TAKO. INTERNET SEIT 1996.
Olympus-OM

Re: [OM] Dude - Who stole my 0.56ms?

Subject: Re: [OM] Dude - Who stole my 0.56ms?
From: Moose <olymoose@xxxxxxxxx>
Date: Fri, 09 Apr 2010 14:08:00 -0700
On 4/9/2010 8:24 AM, Dawid Loubser wrote:
> On 09 Apr 2010, at 12:13 PM, Moose wrote:
>
>    
>> (My personal experience with the 90/2 was quite disappointing, but I know 
>> that's not universal.)
>>      
> You're darn right it's not universal! :-)

Nor am I alone. In past discussions, there have been a handful of others 
who have agreed with me, along with a majority who have agreed with you. 
If there was a common thread, it might be actual use of a lens labeled 
"Macro" for macro use.[Oh, a bit snarky there, Moosie!]

It may have been my particular example, although it appeared to be in 
perfect shape. In any case, it was just fine from infinity to about 1:4 
or so. By the time you got to 1:2, it's closest focus without 
assistance, it was quite noticeably softer than my other macro lenses.

After my Kodak Brownie Hawkeye, all my youthful photography depended on 
use of my father's equipment or hand-me-downs. There were a number of 
interesting steps along the way. One of the most memorable was when he 
bought  the 55mm Micro-Nikkor. WOW! As sharp or sharper than the 
standard 50/1.4 at normal distances and able to go where I'd not gone 
before in close-ups. The 200/4 Nikkor was also important to me. From 
Hawkeye through old 6x9 folder, TLR, Praktika  and Topcon Super D, 
everything had been 'normal' focal length with limited close-focus. 
Different fields of view were exciting to me. (I inherited the lenses 
along with his F2a, but keep them more as mementos that to use.)

How much due to that history, how much to my unusual visual acuity and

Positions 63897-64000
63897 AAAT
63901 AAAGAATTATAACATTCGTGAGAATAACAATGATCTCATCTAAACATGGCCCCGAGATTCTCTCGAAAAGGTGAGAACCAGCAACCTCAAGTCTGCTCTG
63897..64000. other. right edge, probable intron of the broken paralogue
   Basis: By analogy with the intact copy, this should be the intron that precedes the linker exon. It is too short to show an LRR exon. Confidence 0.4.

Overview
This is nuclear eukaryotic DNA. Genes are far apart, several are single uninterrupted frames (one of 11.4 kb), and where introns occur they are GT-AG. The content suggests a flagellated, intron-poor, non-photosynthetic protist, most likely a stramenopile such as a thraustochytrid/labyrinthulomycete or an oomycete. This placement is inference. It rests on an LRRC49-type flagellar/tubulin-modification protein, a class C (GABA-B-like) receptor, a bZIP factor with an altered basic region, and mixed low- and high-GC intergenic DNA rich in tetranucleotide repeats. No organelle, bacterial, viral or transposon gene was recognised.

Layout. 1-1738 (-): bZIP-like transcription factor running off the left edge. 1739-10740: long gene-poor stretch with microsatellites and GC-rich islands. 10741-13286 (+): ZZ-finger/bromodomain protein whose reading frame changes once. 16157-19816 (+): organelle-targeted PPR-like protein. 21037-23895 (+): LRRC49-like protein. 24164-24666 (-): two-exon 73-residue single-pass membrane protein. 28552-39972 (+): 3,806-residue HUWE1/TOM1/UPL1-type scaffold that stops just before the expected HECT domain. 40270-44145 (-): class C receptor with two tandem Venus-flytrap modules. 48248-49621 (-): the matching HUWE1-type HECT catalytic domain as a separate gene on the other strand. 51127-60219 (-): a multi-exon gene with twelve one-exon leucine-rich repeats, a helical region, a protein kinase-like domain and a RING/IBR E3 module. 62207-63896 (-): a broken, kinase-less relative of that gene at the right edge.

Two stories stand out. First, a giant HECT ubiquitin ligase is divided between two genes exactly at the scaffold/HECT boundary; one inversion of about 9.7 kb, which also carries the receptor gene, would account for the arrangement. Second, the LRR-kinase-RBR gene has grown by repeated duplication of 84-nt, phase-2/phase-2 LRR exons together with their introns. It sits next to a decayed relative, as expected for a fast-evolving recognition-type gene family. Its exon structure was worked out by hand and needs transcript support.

how much to whatever psychological quirks, I have always noticed and 
been attracted to homing in on small parts of larger subjects. Nice bed 
of flowers? Sure, I'll take a shot or two 
<http://galleries.moosemystic.net/Iron4/pages/IRON4015.htm>
- then get in close for individual flowers or parts of them - and their 
friends. <http://galleries.moosemystic.net/Iron4/pages/IRON4017.htm>

Everybody who visits Yosemite Valley takes shots of El Capitan, making 
sure to get the whole, majestic 3,000 ft. monolith. How many go to 300mm 
to take a shot like this? 
<http://galleries.moosemystic.net/Yosemite2ip/pages/020501_03.htm>
You've seen lots of shots of the valley and its landmarks. How many of 
high, hanging valleys on the rim? 
<http://galleries.moosemystic.net/Yosemite2ip/pages/020428-29_22.htm>
- <http://galleries.moosemystic.net/Yosemite2ip/pages/020430-501_25.htm>
Sure, there are great trees, including some of the largest in the world, 
but there are also tiny ones, surviving in their little rock niches. 
<http://galleries.moosemystic.net/Yosemite2ip/pages/020429_11.htm>

Soooo ... Tele and macro are important to me. I already had perfectly 
fine medium teles and longish macros, but the 90/2 was a Zuiko! and a 
legendary performer! Had I bought it for another purpose, perhaps I'd 
have been happy with it. As it was, it underperformed what I already had 
- and moved on.

> The 90/2.0 is a god of a lens, surpassed only by the 250/2.0 in my 
> experience. And it has a whole lot of extra "character" to boot... The most 
> "un-clinical" modern lens I have ever used.
>    

Interesting. As we've agreed, we have very different photographic 
preferences. I tend to buy a macro for "clinical", not "character". You 
use the 90/2 as a fast, normal distance, medium tele. I'd have thought 
the 85/2 would be better for that, but am happy you get so much pleasure 
from your 90/2.

> Anyway, just needed to shout out for me' favourite lens. As you were...
>    

Enjoy!

Moose
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